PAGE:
Lance Cpl. Jeanette E. Fernando holds a jar of sand from Iwo Jima where her grandfather served as a Navajo Code Talker.
Photo: Lance Cpl. Andy Martinez, U.S. Marine Corps

Military Service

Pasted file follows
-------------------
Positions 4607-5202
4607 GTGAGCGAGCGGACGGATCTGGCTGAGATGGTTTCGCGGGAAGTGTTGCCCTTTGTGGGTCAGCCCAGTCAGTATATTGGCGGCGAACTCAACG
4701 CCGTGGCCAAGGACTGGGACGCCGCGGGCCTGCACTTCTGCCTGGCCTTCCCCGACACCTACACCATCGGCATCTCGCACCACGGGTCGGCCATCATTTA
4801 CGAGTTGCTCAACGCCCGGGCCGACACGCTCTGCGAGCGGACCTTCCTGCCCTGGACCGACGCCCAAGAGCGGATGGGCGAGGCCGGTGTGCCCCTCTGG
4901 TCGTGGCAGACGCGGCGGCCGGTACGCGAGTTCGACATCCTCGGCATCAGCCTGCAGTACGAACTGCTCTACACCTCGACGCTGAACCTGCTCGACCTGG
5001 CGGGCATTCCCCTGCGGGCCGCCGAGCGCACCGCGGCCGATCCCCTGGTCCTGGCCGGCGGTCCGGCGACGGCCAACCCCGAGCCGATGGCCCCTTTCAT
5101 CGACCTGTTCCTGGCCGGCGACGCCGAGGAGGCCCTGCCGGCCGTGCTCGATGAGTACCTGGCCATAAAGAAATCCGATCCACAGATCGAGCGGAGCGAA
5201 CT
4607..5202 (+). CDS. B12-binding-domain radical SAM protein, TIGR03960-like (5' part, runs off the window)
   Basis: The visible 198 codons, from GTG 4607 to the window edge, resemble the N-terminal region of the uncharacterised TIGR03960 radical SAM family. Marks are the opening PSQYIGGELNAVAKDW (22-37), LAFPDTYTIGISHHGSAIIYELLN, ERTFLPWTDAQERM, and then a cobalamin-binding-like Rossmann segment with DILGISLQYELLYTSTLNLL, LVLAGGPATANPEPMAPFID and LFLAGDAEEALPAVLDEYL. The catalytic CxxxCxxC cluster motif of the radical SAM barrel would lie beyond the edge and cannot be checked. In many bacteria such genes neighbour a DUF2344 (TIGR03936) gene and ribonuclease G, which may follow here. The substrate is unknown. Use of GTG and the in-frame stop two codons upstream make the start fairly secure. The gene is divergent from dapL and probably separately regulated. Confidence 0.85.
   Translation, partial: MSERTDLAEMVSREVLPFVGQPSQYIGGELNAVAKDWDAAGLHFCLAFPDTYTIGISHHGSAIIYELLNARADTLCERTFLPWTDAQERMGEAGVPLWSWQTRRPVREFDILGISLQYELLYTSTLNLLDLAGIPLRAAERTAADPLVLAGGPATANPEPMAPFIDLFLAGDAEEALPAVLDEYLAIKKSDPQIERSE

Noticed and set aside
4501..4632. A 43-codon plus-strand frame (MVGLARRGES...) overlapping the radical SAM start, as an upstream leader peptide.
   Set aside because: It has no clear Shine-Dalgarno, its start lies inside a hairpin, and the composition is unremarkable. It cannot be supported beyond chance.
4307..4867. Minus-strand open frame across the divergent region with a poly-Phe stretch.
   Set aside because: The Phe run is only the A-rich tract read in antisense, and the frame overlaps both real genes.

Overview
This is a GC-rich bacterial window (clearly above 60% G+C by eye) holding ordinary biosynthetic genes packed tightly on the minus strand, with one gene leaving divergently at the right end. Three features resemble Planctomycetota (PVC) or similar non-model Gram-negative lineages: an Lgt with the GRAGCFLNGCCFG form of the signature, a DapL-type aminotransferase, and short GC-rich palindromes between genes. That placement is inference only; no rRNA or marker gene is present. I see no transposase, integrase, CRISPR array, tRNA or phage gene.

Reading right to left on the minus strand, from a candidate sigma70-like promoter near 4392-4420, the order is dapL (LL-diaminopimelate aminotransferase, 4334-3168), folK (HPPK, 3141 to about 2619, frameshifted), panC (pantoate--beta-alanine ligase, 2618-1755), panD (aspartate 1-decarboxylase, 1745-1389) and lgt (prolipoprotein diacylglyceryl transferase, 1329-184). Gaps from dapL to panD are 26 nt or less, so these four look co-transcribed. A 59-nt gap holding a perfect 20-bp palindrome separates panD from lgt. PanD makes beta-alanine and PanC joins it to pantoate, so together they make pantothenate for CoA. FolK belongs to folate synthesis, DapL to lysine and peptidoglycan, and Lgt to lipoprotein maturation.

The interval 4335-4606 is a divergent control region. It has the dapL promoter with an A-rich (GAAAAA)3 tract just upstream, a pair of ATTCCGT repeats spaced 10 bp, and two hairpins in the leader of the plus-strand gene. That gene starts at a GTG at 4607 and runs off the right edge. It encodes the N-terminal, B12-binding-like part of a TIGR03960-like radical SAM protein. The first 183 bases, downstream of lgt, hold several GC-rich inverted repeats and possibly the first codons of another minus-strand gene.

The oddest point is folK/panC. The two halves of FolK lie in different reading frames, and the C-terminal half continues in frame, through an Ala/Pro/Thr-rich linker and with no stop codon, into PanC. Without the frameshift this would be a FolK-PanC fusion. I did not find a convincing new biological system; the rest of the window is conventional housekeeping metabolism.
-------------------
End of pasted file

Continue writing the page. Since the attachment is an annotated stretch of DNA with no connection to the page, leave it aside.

Long before they were granted citizenship in 1924, Diné (Navajo) soldiers served the United States with honor. Beginning in 1868, soon after the return to Dinétah (the Diné homeland) from Bosque Redondo, the United States military began to enlist Navajo Scouts to serve at Ft. Wingate for six-month terms. Between 1873-1895, 300-400 Navajo men participated as U. S. Army Indian Scouts. By 1895, this group eventually merged and joined regular army units as the military continued to recruit from across Indian Country. The Navajo Code Talkers emerged from this long affiliation with the Army. They were officially deactivated in 1947, two years after the end of World War II.  Among ethnic groups, Native Americans have the highest record of service per capita. This distinction is due in part to warrior traditions and cultural values that sustain Native soldiers while they serve and when they return.